Cooperative Learning in English Writing Instruction through
Aichi Prefectural University
This paper reports the use of peer feedback (or response) in English writing instruction at a university in Japan. In peer feedback, students receive feedback about their writing from their peers. The use of peer feedback is justified by numerous concepts in education, such as the process approach to the teaching of writing, Vygotskian sociocultural theory, and the well-established role of student-student interactions in second language acquisition theory (Liu & Hansen, 2002). Peer feedback also fits well with the five basic principles of cooperative learning proposed by Johnson and Johnson (1998): positive interdependence, individual accountability, face-to-face promotive interaction, interpersonal and small group skills, and group processing. In peer feedback, students are expected to have opportunities to work collaboratively with peers and to improve their writing abilities individually. Furthermore, when students learn collaborative skills with which to work with one another, their peer feedback session can be more effective (Murphy & Jacobs, 2000).
Despite its expected strengths, however, the use of peer feedback is still a controversial issue in English writing pedagogy and research. Little is known about its effectiveness empirically, especially in English as a foreign language (EFL) classrooms. Previous research, mainly done in English as a second language (ESL) settings, reported mixed findings. Mangelsdorf (1992), for example, found both advantages and problems students perceived with peer feedback. The study examined what 40 advanced students thought about peer feedback in a freshman composition course at an American university. On one hand, the students considered peer feedback especially beneficial in improving the content of compositions. On the other hand, they did not trust peer feedback due either to student inability to critique peers’ texts or to student disinterest in the texts. More specifically, Carson and Nelson (1996) pointed to its problems with ESL students from East Asia, who did not have much experience with collaborative learning. Furthermore, Zhang (1995) reported that students preferred teacher feedback to peer feedback.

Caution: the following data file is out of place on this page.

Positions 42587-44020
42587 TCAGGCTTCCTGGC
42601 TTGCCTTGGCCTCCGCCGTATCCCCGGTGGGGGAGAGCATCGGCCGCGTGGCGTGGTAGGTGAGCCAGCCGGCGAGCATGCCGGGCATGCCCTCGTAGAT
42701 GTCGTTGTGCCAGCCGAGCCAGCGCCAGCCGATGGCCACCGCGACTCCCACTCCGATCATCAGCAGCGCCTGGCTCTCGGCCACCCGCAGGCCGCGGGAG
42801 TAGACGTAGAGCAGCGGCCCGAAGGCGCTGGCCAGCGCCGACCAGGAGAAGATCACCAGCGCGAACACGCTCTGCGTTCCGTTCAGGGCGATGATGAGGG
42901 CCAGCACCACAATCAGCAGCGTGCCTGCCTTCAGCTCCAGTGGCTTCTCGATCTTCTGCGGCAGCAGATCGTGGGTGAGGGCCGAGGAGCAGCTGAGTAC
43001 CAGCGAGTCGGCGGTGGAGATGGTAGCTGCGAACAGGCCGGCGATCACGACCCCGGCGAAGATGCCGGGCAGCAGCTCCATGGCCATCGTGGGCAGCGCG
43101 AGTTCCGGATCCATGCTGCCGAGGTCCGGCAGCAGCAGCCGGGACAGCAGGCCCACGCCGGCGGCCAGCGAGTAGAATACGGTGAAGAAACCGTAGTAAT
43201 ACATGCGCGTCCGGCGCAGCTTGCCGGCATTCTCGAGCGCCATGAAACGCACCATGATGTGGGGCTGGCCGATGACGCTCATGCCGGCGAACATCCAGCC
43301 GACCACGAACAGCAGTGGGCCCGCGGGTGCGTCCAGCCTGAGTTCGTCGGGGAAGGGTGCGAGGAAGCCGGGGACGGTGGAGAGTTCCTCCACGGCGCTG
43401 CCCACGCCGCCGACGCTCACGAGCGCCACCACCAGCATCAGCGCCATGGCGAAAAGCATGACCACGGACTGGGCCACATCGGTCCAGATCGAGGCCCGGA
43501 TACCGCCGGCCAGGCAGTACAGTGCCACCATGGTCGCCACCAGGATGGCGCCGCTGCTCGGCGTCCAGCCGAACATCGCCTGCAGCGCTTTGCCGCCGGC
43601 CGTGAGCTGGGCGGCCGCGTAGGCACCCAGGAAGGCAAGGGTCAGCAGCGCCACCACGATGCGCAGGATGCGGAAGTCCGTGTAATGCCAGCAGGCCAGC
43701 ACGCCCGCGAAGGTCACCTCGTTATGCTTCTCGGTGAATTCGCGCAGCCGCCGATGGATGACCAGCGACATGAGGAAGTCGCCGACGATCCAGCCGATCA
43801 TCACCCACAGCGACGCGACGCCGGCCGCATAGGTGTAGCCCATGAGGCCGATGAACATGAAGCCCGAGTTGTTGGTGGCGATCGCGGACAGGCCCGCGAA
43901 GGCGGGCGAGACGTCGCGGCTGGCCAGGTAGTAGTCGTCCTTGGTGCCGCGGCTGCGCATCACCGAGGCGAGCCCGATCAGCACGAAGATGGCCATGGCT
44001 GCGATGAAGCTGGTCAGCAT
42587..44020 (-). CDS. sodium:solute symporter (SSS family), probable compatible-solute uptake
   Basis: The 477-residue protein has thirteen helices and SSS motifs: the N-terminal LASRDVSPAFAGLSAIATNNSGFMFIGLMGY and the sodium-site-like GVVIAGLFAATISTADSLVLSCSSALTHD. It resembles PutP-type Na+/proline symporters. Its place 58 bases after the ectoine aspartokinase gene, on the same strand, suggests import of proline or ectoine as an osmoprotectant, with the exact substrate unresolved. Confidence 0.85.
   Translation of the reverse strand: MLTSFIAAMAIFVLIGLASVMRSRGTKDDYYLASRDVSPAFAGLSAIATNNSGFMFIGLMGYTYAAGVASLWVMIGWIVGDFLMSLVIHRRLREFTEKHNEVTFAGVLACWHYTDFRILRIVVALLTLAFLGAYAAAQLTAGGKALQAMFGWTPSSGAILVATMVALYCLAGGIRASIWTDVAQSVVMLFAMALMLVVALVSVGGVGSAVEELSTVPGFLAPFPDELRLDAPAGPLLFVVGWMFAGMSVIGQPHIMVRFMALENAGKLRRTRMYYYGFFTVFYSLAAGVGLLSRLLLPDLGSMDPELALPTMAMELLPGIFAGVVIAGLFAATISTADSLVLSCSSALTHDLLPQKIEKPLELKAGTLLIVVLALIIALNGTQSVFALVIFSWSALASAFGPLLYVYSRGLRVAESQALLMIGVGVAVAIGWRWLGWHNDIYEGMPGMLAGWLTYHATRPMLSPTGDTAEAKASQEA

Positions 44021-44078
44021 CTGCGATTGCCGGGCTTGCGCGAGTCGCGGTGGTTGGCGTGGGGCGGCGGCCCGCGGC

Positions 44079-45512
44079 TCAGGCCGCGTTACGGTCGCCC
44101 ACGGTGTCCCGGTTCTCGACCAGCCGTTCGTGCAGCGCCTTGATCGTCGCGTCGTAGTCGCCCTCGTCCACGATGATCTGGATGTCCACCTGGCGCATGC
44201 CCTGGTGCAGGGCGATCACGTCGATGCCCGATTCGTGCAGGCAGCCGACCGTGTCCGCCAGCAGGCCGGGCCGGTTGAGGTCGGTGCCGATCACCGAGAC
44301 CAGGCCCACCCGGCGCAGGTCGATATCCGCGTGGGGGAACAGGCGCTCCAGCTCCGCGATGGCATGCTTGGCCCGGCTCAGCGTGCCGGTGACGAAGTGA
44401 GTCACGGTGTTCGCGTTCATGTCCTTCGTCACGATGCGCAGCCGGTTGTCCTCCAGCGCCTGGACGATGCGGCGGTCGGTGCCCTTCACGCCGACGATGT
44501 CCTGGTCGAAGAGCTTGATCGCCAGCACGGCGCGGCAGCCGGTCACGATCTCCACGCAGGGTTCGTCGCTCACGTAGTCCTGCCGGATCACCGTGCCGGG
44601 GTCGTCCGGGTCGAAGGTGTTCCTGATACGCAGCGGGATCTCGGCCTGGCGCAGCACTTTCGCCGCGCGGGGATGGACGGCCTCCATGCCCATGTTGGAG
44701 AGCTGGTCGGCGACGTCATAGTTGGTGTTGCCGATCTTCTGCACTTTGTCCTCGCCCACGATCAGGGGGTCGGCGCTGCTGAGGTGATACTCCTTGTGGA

Nevertheless, the use of peer feedback in EFL writing courses is becoming common (e.g., Hirose, 2001), and empirical research on its effectiveness has started to emerge. The present study is in line with such emerging empirical research.